Compare any two graphics cards:
Geforce GTX 680 vs Radeon HD 7870
IntroThe Geforce GTX 680 makes use of a 28 nm design. nVidia has set the core speed at 1006 MHz. The GDDR5 memory runs at a speed of 1502 MHz on this specific model. It features 1536 SPUs along with 128 TAUs and 32 ROPs.
Compare all that to the Radeon HD 7870, which makes use of a 28 nm design. ATi has set the core frequency at 1000 MHz. The GDDR5 memory runs at a speed of 1200 MHz on this particular card. It features 1280 SPUs along with 80 TAUs and 32 Rasterization Operator Units.
(No game benchmarks for this combination yet.)
Power Usage and Theoretical Benchmarks
Power Consumption (Max TDP)
As far as performance goes, the Geforce GTX 680 should theoretically be much superior to the Radeon HD 7870 overall. (explain)
Texel RateThe Geforce GTX 680 will be a lot (about 61%) better at anisotropic filtering than the Radeon HD 7870. (explain)
Pixel RateIf using lots of anti-aliasing is important to you, then the Geforce GTX 680 is superior to the Radeon HD 7870, but only just. (explain)
Please note that the above 'benchmarks' are all just theoretical - the results were calculated based on the card's specifications, and real-world performance may (and probably will) vary at least a bit.
Price ComparisonPlease note that the price comparisons are based on search keywords, and might not be the exact same card listed on this page. We have no control over the accuracy of their search results.
Memory Bandwidth: Memory bandwidth is the largest amount of data (in units of megabytes per second) that can be transferred over the external memory interface within a second. It's worked out by multiplying the interface width by its memory speed. If the card has DDR type memory, it should be multiplied by 2 again. If it uses DDR5, multiply by ANOTHER 2x. The better the card's memory bandwidth, the better the card will be in general. It especially helps with anti-aliasing, HDR and high resolutions.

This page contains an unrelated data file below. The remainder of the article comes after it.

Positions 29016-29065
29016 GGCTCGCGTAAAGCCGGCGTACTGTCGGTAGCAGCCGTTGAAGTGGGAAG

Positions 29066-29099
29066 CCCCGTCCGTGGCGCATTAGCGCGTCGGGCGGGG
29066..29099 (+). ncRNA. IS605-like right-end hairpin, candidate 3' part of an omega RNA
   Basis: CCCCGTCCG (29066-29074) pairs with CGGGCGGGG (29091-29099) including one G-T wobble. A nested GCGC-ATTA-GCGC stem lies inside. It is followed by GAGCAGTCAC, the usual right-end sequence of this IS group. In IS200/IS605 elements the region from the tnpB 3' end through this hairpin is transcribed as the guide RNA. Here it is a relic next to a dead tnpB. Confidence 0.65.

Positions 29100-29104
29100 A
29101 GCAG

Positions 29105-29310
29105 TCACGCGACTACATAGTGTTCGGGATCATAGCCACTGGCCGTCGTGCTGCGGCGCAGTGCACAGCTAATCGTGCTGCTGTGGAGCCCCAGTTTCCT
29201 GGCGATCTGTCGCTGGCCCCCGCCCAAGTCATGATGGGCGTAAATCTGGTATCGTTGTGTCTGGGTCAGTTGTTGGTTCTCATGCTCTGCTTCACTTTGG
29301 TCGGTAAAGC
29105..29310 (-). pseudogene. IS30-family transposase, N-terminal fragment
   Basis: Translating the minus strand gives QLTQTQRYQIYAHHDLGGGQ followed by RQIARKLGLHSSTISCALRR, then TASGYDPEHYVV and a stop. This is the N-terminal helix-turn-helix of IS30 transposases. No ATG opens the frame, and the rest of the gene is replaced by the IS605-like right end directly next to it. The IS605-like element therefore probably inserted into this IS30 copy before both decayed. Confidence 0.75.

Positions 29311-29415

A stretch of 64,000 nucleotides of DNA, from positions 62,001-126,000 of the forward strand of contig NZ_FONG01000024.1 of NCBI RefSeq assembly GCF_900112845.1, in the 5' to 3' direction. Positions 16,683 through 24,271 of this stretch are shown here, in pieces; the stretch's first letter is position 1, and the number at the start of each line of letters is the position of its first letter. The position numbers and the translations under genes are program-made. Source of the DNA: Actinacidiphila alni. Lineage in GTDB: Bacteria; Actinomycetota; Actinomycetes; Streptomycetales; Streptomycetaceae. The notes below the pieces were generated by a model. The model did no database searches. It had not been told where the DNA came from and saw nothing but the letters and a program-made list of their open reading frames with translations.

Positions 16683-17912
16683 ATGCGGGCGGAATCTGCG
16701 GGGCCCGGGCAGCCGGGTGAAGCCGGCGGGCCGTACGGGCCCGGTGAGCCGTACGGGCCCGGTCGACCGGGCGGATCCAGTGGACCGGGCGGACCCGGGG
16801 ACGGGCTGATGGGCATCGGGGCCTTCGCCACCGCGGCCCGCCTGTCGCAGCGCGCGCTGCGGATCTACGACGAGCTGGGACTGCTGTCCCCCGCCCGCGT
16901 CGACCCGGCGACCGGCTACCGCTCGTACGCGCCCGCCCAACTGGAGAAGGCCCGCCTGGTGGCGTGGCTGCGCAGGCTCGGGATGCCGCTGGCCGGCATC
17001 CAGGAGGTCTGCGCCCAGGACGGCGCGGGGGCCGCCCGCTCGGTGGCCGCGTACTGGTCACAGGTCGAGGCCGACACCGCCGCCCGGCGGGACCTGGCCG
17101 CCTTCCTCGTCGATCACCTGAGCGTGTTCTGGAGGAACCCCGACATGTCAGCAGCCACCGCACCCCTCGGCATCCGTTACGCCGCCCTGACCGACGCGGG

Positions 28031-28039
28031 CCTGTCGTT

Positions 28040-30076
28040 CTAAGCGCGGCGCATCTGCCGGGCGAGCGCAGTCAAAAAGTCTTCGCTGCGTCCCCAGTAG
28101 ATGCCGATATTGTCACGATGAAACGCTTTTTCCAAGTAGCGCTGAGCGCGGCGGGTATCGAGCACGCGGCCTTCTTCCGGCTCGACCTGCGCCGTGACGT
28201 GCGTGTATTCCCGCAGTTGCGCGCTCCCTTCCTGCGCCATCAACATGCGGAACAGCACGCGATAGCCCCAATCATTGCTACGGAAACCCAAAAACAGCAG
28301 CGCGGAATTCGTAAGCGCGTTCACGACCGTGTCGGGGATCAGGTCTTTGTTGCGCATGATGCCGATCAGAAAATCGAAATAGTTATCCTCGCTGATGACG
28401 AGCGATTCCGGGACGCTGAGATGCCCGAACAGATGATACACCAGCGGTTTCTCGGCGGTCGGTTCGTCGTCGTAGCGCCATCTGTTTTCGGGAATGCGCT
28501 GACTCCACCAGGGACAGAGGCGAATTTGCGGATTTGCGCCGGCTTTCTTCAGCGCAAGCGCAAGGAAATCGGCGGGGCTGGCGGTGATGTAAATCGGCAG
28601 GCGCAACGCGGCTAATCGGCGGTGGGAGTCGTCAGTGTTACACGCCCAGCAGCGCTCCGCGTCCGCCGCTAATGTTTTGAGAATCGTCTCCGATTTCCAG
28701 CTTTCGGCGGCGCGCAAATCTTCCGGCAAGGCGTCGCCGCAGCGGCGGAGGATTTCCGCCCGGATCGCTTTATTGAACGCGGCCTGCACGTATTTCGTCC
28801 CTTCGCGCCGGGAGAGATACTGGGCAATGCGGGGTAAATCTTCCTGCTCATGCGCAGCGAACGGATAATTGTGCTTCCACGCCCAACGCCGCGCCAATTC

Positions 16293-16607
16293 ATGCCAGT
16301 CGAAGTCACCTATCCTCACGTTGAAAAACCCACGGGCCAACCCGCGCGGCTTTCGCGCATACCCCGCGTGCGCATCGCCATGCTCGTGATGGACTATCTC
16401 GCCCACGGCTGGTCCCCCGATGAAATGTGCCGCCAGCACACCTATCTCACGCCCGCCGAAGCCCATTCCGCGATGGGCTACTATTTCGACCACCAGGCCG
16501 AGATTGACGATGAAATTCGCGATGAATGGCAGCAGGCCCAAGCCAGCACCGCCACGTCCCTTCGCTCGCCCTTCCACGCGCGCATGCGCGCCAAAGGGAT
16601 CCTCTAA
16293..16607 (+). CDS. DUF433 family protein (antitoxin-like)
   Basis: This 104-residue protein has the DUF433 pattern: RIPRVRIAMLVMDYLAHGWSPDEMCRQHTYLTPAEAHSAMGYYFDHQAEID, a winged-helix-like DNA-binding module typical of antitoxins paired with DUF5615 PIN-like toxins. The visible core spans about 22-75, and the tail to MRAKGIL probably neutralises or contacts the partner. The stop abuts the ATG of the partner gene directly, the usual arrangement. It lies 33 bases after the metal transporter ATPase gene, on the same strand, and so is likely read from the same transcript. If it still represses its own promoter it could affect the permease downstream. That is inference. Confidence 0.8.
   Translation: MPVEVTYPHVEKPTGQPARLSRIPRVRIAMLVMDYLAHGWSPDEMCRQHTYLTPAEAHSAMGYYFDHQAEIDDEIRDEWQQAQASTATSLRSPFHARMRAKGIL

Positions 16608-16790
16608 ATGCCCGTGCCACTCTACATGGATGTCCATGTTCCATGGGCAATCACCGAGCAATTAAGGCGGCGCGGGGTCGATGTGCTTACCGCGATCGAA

Texel Rate: Texel rate is the maximum texture map elements (texels) that can be applied per second. This number is worked out by multiplying the total texture units by the core clock speed of the chip. The higher this number, the better the graphics card will be at texture filtering (anisotropic filtering - AF). It is measured in millions of texels processed in a second.
Pixel Rate: Pixel rate is the maximum number of pixels that the graphics card could possibly write to the local memory in a second - measured in millions of pixels per second. Pixel rate is worked out by multiplying the number of Render Output Units by the the core speed of the card. ROPs (Raster Operations Pipelines - sometimes also referred to as Render Output Units) are responsible for drawing the pixels (image) on the screen. The actual pixel rate also depends on lots of other factors, especially the memory bandwidth - the lower the memory bandwidth is, the lower the potential to reach the max fill rate.